Nineteenth century X-ray machine put to the test


In 1895 high school director H.J. Hoffmans and hospital director Lambertus van Kleef from Maastricht decided to build their own X-ray machine, just weeks after Wilhelm Röntgen’s famous discovery. Gerrit Kemerink of Maastricht University has now fired the old beast back up again and managed to coax some good pictures from it. The BBC has both images of and by the machine, and reports:

Given that a high radiation dose might be required to carry out the tests, the team obtained a hand from a cadaver as their imaging subject – rather than the “young lady’s hand” listed in Hoffmans and van Kleef’s notes.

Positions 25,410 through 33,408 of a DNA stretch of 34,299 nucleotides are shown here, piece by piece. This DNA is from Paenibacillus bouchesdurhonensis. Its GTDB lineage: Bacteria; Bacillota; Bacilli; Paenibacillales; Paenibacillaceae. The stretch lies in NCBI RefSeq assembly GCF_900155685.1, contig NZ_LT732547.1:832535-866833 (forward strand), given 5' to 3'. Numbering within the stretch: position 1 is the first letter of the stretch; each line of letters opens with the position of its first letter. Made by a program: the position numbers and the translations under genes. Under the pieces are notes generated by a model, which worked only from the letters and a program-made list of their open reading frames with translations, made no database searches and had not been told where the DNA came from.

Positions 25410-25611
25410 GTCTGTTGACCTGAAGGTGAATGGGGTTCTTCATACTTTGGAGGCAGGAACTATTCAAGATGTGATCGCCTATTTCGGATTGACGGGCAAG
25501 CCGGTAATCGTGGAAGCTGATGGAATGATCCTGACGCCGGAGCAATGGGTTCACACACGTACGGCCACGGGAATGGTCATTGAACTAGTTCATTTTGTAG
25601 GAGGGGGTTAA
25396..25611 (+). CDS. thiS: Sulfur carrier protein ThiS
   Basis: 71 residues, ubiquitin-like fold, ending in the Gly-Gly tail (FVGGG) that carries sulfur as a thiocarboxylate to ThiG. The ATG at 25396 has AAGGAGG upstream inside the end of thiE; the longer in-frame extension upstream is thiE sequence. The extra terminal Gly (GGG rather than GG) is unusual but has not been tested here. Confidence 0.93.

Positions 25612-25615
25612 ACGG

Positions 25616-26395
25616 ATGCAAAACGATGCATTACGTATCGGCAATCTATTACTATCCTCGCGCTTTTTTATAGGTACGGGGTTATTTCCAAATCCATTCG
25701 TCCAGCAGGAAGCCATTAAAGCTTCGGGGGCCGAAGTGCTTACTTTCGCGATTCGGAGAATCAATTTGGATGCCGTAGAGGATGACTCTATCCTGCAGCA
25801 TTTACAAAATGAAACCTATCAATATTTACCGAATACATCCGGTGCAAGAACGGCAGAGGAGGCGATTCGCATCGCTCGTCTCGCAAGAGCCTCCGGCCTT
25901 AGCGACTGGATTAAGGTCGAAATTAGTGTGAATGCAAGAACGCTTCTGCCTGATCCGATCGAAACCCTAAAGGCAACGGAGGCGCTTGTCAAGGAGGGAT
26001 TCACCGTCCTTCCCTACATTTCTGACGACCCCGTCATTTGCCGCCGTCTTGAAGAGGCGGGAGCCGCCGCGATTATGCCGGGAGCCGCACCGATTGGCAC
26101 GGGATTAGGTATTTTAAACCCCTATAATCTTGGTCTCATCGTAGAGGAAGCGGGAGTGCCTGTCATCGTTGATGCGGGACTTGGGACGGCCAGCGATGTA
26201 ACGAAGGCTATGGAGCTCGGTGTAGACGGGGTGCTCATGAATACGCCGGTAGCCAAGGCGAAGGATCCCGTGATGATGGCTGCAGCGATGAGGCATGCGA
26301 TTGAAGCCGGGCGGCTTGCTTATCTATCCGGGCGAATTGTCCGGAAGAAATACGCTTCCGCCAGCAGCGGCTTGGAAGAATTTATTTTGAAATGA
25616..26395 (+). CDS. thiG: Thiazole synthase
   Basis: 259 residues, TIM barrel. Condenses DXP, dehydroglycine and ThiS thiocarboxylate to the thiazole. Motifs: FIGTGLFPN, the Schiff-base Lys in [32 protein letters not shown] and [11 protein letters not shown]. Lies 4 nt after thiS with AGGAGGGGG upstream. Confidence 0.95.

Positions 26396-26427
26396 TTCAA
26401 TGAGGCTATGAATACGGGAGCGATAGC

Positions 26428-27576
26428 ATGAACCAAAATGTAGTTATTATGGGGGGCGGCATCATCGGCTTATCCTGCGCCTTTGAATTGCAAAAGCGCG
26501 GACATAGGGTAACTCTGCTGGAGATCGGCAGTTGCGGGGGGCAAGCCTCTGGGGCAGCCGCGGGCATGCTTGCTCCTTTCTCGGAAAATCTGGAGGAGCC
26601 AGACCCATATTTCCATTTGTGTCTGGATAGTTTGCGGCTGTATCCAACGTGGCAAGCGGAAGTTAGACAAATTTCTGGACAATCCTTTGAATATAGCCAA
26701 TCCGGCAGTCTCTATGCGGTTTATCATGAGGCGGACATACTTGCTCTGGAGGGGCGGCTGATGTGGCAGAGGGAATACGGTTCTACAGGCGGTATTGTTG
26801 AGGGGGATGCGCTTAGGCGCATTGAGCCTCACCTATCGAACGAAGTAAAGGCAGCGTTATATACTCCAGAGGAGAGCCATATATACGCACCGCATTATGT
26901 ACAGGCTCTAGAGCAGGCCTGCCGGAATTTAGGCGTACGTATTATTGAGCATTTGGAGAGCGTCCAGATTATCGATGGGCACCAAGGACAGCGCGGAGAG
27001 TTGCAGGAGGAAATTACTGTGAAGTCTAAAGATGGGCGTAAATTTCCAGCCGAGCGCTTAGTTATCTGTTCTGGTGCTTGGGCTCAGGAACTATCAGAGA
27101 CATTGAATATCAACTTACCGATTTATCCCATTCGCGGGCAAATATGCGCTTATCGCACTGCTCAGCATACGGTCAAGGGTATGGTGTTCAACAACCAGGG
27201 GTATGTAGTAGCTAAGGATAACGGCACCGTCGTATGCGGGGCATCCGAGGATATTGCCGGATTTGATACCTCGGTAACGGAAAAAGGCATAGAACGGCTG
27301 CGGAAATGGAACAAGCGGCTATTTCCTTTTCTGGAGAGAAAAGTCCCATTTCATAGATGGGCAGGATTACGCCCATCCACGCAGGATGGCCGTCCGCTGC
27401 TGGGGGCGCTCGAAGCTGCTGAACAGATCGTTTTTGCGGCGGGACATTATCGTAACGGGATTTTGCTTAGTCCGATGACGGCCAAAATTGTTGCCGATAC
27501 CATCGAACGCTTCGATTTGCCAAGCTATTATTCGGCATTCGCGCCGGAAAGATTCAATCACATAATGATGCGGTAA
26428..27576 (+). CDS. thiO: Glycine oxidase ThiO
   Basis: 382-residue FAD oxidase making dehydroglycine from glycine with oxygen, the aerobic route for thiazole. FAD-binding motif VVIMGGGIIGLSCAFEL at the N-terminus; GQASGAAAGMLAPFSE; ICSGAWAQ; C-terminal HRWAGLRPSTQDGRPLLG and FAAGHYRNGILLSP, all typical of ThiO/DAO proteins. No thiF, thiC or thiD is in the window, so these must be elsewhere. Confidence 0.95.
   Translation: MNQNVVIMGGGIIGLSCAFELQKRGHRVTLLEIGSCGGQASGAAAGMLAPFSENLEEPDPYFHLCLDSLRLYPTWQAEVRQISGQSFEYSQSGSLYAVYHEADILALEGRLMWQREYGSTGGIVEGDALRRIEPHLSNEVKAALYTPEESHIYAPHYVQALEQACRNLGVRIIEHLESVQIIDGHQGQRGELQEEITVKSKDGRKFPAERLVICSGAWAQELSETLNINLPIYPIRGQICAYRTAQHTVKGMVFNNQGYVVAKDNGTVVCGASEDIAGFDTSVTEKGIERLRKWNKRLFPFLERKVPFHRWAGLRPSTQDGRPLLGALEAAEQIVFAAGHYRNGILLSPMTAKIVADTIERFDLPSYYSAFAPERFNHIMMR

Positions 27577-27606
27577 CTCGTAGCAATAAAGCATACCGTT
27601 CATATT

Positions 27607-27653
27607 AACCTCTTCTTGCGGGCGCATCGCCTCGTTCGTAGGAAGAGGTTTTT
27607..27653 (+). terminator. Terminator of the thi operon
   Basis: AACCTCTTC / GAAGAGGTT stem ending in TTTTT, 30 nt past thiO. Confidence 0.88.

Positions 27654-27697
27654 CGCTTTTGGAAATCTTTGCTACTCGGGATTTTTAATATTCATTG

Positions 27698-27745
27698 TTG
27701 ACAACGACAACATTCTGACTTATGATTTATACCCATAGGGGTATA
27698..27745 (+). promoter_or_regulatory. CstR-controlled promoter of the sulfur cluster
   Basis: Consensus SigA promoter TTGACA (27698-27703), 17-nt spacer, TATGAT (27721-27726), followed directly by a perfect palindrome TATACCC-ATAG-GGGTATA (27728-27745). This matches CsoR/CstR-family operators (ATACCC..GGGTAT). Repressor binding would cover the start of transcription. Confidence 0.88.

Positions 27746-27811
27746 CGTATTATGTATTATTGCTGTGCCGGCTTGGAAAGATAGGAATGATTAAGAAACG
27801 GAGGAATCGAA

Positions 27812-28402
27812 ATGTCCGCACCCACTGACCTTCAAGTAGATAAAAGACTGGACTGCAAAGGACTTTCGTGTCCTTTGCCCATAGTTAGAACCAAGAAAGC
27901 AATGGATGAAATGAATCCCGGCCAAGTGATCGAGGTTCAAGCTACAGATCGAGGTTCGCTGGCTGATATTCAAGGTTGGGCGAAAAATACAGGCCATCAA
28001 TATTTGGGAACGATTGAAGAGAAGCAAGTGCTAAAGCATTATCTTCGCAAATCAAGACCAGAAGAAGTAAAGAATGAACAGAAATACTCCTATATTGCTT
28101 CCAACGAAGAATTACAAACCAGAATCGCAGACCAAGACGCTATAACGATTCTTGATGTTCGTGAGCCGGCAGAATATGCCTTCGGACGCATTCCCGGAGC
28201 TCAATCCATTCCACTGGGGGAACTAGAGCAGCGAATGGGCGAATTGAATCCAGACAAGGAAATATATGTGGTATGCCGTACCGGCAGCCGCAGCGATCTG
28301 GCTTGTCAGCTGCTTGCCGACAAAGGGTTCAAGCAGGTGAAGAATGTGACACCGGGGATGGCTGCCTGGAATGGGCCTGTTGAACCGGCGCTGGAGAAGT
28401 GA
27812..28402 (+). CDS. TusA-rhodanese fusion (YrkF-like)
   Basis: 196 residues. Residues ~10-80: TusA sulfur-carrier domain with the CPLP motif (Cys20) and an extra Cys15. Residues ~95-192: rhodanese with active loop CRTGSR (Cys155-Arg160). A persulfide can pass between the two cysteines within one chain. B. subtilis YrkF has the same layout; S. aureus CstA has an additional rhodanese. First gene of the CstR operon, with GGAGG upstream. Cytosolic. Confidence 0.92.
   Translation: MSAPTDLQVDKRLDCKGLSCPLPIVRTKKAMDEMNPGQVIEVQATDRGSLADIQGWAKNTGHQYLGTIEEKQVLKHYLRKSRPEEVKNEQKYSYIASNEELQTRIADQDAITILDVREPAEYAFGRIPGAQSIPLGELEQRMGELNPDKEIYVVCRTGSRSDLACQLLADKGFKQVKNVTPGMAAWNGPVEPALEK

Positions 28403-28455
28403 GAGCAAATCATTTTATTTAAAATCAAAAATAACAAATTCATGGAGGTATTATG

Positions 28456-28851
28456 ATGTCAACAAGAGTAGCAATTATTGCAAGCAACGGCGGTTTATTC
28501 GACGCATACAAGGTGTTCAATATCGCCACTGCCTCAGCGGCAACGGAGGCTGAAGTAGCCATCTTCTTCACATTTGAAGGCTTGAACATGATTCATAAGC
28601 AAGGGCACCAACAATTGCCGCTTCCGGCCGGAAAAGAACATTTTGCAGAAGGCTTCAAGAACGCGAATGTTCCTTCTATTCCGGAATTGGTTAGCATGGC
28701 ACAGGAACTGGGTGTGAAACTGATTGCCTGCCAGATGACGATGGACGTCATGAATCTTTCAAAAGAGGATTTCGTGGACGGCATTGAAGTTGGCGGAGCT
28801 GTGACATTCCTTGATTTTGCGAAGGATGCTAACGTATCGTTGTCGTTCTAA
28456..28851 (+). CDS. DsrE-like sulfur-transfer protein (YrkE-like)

The team accordingly found that using a modern detector, a radiation dose 10 times higher was required from the antiquated system when compared to a modern one.

Using a photographic plate and the same imaging conditions Hoffmans and van Kleef used, a dose 1,500 times higher was required.

In Dutch X-rays are called ‘röntgenstralen’, after their discoverer.

(Via Boingboing)

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